Alaska above the Arctic Circle is vast and unforgiving, with human existence seemingly irrelevant. The region is home to America’s largest swaths of protected land, including the Arctic National Wildlife Refuge (ANWR), Gates of the Arctic National Park and Preserve, and the National Petroleum Reserve. Despite the harsh conditions, the tundra and permafrost support a range of wildlife including caribou, musk oxen, wolves, bears, and countless species of migratory birds.

Access to Arctic Alaska is severely limited. Commercial flights link Anchorage and Fairbanks to the North Slope towns of Barrow and Prudhoe Bay. Air taxis out of Fairbanks are commonly used for backcountry trips. The only road access is the 414-mile Dalton Highway linking Fairbanks and Prudhoe Bay. The “Haul Road,” as it was once known, is used primarily by oil field supply trucks, although ambitious tourists brave the legendary bumps and bugs for a chance to see this remote corner of the state.

Alaska’s Arctic, and in particular ANWR, often makes the national spotlight as politicians debate mining the rich natural resources. Some question the necessity of preserving this isolated region, arguing that the land should be made available for economic gain. Groups led by environmentalists and native people maintain the sanctity of the Arctic for its cultural importance, biodiversity, and rugged beauty. To be sure, it is one of the last great frontiers.

Things to Do in Arctic Alaska

Dalton Highway
The 414-mile Dalton Highway, running parallel to the Trans-Alaska Pipeline from Fairbanks to the massive Prudhoe Bay oil field, is the only road in Arctic Alaska. The Dalton makes it way across the Yukon River and Arctic Circle, through the Brooks Range, and over the North Slope to the Arctic Ocean (public access ends at Deadhorse, eight miles from the Arctic Ocean).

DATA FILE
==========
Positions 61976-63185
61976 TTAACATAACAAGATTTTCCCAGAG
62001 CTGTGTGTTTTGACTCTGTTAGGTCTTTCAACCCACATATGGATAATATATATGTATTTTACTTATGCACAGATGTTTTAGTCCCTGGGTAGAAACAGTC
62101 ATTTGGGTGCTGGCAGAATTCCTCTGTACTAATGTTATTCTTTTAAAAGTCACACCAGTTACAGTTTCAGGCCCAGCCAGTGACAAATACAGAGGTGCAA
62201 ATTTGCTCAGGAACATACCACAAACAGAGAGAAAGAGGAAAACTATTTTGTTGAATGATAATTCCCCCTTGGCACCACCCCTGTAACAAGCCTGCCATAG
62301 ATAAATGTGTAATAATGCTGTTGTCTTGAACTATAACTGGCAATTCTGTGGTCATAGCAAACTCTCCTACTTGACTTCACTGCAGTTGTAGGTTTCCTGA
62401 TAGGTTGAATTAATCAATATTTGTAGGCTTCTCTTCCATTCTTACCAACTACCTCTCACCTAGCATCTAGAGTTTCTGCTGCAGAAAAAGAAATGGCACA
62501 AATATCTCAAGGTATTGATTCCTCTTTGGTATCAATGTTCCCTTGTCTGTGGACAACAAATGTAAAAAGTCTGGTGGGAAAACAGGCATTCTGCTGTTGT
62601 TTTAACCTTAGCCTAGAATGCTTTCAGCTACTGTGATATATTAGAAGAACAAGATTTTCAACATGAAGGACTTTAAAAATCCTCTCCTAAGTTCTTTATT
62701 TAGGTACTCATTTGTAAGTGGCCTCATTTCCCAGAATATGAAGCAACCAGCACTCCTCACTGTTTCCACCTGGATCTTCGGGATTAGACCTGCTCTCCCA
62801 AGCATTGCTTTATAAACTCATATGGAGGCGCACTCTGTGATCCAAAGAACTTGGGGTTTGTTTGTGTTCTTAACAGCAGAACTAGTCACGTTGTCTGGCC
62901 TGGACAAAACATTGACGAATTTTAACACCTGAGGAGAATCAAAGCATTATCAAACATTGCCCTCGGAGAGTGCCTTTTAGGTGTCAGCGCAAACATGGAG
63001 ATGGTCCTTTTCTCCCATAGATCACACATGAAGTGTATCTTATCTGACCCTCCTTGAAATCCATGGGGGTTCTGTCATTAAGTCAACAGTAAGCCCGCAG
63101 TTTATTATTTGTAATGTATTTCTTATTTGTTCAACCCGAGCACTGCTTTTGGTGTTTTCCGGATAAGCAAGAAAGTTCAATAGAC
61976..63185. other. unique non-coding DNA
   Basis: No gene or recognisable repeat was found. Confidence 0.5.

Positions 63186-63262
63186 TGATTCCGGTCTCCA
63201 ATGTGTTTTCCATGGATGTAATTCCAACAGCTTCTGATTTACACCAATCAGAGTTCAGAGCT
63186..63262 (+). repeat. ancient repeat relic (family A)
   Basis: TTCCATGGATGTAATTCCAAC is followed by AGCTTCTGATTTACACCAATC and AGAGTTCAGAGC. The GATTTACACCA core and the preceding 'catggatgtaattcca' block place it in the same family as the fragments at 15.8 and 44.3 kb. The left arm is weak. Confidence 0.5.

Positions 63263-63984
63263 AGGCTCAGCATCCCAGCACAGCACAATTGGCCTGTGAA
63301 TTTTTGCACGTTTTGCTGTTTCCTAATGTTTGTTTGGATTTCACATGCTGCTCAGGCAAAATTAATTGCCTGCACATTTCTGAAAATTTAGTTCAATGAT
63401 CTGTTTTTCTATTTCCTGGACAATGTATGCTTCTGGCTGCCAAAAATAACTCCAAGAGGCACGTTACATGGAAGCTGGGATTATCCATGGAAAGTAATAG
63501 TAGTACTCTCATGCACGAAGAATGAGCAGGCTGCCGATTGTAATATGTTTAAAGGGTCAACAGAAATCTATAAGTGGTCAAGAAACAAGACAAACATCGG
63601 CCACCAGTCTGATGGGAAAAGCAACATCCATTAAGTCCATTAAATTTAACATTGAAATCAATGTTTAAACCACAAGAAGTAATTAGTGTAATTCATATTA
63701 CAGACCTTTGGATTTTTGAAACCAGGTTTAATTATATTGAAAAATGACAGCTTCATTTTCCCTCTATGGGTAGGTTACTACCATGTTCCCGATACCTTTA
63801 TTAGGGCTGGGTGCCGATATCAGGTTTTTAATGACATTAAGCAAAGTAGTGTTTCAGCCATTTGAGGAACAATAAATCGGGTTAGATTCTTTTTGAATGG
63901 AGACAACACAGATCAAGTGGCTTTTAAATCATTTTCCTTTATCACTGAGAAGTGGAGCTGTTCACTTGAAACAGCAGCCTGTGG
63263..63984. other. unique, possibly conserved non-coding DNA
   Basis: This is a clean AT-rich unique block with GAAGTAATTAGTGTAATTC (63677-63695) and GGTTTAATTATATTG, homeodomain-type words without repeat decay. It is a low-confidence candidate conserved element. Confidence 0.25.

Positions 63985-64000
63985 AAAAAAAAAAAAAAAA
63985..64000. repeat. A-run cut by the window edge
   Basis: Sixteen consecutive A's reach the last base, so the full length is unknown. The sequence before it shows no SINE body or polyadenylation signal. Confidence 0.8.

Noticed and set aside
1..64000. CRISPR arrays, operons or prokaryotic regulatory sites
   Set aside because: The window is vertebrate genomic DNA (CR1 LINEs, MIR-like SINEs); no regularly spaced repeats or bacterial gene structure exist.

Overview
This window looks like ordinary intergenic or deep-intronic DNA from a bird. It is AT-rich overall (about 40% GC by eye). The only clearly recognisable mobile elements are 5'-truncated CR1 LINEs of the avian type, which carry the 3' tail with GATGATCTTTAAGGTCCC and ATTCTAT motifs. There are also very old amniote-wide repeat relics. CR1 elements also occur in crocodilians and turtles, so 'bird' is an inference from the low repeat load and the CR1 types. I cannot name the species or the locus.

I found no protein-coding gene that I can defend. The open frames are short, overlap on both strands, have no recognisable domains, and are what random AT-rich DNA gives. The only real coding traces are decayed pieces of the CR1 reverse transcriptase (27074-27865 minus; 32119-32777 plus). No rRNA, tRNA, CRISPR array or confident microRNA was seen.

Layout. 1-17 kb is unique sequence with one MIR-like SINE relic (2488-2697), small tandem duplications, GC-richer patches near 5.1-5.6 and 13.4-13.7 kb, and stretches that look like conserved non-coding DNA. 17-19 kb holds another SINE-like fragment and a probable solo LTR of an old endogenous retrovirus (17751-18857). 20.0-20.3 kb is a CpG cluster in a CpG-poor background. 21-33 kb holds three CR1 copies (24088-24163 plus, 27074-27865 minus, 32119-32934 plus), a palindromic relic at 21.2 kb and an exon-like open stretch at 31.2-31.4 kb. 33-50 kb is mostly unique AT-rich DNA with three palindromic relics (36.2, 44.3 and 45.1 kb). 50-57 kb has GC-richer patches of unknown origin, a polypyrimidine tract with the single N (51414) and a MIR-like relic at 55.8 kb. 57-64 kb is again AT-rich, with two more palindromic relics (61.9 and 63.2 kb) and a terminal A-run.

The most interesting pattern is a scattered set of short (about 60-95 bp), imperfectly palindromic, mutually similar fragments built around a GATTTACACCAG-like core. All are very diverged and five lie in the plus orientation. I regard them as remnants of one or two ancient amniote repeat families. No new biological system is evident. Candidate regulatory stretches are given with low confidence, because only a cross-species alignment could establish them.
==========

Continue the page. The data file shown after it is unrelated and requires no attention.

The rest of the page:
The road is rough—over 100 miles have been paved but gravel sections are notoriously bad and truckers fly by with little regard for tourists. Most rental car agreements specifically forbid driving the Dalton Highway but a handful of local companies specialize in renting vehicles for that purpose. For those who make the journey, the Dalton passes through some of Alaska’s most pristine landscapes, including Gates of the Arctic National Park, and is the only road through the Brooks Range. For more information, see the BLM’s guide to the Dalton Highway.

Rafting and Hiking
Gates of the Arctic National ParkFor outdoor enthusiasts (only the hearty), Arctic Alaska is an adventure hotspot. A number of local companies offer guided trips in the Arctic National Wildlife Refuge and Gates of the Arctic National Park and Preserve, including rafting, hiking, and snowshoeing. All of the trips are multi-day affairs, with the majority ranging from 1–3 weeks in the wilderness. A highlight is the Brooks Range and surrounding foothills, the northernmost extension of the Rocky Mountains that reach over 9,000 feet in elevation. The terrain is extremely rugged but the wildlife viewing is excellent and the peak of summer brings 24 hours of daylight.

Barrow and Prudhoe Bay
Tourism is virtually non-existent on the North Slope of Alaska. The tiny village of Barrow on the Arctic Ocean holds the distinction of being the northernmost settlement in the United States and mainland North America. Barrow once was a great whaling town and the majority of the 4,000 current residents are of Inupiat ("Eskimo") descent. The settlement of Prudhoe Bay to the east is the hub for the Prudhoe Bay oil field, the largest in North America. Flights from Anchorage and Fairbanks to Barrow and Prudhoe Bay usually cost around $500.